Northern Territory


Feel the powerful presence of Uluru, one of the greatest natural wonders of the world, as soon as you lay eyes on it. At 348 metres high, Uluru is not only one of the world’s largest monoliths, but a deeply spiritual place for the local Aboriginal people, the Anangu. Discover why the heart of the ‘Red Centre’ is a treasure waiting to be discovered.


Uluru can be accessed by air with direct flights from major Australian airports. Yulara has its own airport, called Ayers Rock/Connellan Airport. You can fly directly to Yulara from a number of Australian cities, including Sydney, Melbourne, Brisbane, Darwin, Adelaide and Alice Springs. Flight times from most major capital cities vary between 2  – 3 hours.


With views direct to Uluru and across the desert to Kata Tjuta, Longitude 131˚ is Australia’s most celebrated luxury camp. Dotted among the red-rust dunes of the Central Desert are sixteen tented pavilions, each offering connection with the outback landscape and its heritage as well as a glamorous base from which to explore the incredible Red Centre.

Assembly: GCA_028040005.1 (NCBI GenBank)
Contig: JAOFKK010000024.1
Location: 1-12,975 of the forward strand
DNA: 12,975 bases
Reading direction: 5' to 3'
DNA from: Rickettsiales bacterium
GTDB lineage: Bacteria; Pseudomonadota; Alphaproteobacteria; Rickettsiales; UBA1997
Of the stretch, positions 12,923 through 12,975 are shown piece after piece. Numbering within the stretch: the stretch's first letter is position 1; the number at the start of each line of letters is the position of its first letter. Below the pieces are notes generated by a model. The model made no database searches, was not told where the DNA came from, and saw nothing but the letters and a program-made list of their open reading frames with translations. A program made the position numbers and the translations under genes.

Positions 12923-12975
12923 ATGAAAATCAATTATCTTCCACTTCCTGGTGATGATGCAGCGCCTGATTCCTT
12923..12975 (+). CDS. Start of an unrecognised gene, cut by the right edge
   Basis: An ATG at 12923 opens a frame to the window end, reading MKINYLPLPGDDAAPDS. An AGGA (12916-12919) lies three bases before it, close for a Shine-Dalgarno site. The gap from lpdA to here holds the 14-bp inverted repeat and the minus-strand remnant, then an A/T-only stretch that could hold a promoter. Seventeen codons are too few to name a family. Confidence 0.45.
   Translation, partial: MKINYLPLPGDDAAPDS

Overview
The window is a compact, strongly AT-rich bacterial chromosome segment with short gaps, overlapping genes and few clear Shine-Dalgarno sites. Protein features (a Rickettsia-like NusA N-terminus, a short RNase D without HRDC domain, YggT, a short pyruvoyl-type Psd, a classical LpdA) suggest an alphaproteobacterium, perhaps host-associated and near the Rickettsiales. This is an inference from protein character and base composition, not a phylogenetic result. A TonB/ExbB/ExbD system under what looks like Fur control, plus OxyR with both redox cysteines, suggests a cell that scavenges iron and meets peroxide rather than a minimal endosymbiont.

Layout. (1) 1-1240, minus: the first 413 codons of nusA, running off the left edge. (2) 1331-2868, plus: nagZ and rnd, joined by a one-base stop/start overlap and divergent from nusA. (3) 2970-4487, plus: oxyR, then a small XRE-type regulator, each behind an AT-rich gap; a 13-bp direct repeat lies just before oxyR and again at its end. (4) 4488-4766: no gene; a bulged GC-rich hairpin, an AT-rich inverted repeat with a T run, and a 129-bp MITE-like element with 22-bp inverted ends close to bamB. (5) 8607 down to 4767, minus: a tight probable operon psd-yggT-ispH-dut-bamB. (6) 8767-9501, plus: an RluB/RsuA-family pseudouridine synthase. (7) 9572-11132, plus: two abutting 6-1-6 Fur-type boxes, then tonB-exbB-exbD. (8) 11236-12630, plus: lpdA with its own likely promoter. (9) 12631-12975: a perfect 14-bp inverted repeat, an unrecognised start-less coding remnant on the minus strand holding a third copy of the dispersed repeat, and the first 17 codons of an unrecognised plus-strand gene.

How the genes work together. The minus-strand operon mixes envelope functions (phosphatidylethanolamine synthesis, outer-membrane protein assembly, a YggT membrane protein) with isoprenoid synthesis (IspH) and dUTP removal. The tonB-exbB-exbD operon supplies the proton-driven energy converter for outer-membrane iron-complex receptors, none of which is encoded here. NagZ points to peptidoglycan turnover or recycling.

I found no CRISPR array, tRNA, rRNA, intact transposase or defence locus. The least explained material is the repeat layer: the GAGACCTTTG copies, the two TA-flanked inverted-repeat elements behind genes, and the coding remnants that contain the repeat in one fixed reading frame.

The Anangu people of the Uluru region have one of the world’s oldest living cultures, dating back thousands of years. This culture of art, story and landscape is represented in Tjukurpa (pronounced ‘chu-ka-pa’), the foundation of the Anangu way of life. Walk the perimeter of mighty Uluru and discover ancient rock art and markings that tell the story of Anangu culture and history with a local indigenous guide. On the Lungkata Walk your local guide will bring to life Kuniya Tjukurpa, the great battle between Kuniya (woman python) and Liru (poisonous snake man), and then finish your walk at a sacred waterhole.

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